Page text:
The Sarbanes-Oxley Act: New Securities Disclosure Requirements in the United States

By Lansing, Paul; Grgurich, Christopher | International Journal of Management, September 2004 | Go to article overview

The Sarbanes-Oxley Act: New Securities Disclosure Requirements in the United States


Lansing, Paul, Grgurich, Christopher, International Journal of Management


In response to the recent onslaught of corporate scandals such as Enron, Arthur Andersen, and WorldCom, the United States Congress passed the Corporate Accounting Practices Act, also known as the Sarbanes-Oxley Act. The primary purpose of this Act was to formalize and strengthen the rules governing those individuals and firms within the Securities industry who play a role within U.S. capital markets. Through the following analysis of the Sarbanes-Oxley Act and related SEC releases, foreign private issuers will better be able to comply with new U.S. securities law measures.

I. Introduction

Admist the recent onslaught of corporate scandals rocking such giants as Enron, Arthur Andersen, and WorldCom, a debate was sparked concerning much needed reform in United States securities laws. On July 30, 2002, the United States Congress passed the Corporate Accounting Practices Act, also known as the Sarbanes-Oxley Act (the '"Act"). The primary purpose of this Act is to formalize and strengthen the rules governing corporate officers, accountants, lawyers, and those individuals and firms within the securities industry who play a function within U.S. capital markets. As drafted, the Act poses broad-reaching implications for each of these groups. Importantly, the Act itself does not distinguish between foreign (non-U.S.) and domestic securities issuers.

During the months following the passage of the Act and continuing through today, the Securities and Exchange Commission (SEC) has released and adopted several important provisions interpreting controversial sections of the Act as the provisions relate to foreign issuers. This article contains an analysis of the Sarbanes-Oxley Act ("the Act") and SEC releases interpreting various portions of the Act as the provisions relate to listed foreign private issuers. It should be noted, however, that this article does not address all potential concerns created by the Act as applied to listed foreign private issuers. For a complete breakdown and analysis of the new rules, foreign private issuers should consult counsel for proper advice in meeting the new securities law requirements.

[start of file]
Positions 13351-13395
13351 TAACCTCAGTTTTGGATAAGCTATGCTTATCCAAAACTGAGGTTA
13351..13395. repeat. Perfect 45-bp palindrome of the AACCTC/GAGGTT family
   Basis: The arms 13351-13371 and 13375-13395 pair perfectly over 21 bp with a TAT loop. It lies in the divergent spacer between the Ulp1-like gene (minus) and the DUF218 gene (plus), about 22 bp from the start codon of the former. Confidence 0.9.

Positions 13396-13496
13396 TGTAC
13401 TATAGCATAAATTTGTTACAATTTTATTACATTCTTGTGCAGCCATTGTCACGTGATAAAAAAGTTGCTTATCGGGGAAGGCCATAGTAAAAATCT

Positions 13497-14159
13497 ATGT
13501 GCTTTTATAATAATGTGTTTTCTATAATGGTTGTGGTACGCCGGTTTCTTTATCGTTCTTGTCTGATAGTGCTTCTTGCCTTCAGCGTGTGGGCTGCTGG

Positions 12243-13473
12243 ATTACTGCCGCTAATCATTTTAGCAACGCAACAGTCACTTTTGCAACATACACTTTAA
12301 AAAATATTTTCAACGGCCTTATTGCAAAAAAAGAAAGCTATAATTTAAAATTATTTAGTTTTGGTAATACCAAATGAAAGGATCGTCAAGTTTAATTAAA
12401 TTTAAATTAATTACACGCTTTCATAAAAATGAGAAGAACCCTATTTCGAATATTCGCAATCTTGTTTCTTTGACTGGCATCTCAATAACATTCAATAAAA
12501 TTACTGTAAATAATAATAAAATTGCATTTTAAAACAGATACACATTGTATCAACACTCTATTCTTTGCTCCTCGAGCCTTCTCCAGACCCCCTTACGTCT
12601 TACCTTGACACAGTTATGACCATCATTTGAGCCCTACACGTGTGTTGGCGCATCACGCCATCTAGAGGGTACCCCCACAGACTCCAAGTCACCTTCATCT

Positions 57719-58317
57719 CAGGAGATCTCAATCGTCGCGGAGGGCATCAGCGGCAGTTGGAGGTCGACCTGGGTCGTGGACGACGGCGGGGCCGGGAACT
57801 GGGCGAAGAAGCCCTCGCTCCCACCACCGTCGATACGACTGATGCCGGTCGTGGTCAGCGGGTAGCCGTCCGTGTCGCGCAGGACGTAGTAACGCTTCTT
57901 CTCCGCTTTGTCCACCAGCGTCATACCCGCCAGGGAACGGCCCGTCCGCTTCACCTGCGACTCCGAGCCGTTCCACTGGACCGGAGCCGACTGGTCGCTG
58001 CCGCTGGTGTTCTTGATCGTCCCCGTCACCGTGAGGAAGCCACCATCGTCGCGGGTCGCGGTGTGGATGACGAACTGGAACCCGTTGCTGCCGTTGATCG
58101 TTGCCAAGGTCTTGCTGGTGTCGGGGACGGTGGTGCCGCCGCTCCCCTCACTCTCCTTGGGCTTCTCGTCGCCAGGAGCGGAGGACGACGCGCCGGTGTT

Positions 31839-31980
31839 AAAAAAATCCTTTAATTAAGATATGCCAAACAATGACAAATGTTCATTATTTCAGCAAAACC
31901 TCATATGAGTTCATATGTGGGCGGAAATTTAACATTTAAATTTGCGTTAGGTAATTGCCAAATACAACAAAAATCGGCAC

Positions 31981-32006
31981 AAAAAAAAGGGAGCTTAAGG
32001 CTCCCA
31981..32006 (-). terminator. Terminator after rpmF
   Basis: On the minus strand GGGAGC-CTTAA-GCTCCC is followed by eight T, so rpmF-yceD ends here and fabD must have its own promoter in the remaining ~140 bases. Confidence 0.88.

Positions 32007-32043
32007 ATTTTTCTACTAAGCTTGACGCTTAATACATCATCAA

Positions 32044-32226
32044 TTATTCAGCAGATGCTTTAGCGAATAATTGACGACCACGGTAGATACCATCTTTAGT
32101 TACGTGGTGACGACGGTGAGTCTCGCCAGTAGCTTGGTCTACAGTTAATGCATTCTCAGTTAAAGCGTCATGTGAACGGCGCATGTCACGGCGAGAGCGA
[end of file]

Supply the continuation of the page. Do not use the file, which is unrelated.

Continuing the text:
Rapidly constructed, the Sarbanes-Oxley Act was created to stifle shaken investor confidence in American stock markets. Realizing that a stock market is a system comprised in part of public issuers, individual and private institutional investors, attorneys, accountants, and analysts, the U.S. legislature broadly drafted the Act to reregulate each of these groups in ways designed to holistically bring investor confidence back to the marketplace. Of the numerous groups regulated by the Act, listed private issuer officers and directors face the most dramatic changes in their corporate responsibilities under the new U.S. securities laws.

The Act is composed of eleven chapters. Though the SEC and various stock market exchanges have since drafted and adopted several thousands of pages of rules interpreting various provisions of the Act. the key to a manager's basic understanding of new disclosure requirements stems from a thorough analysis of the basic provisions set forth in the Act and subsequent SEC interpretations of these provisions.

II. Framework of the Act

The Act attempts to rebuild investor confidence in public issuer management with a two pronged approach consisting of internal and external monitoring procedures coupled with significantly heightened penalties placed upon senior corporate officers failing to comply with the Act's requirements.

A. Internal Control: Creation of an Audit Committee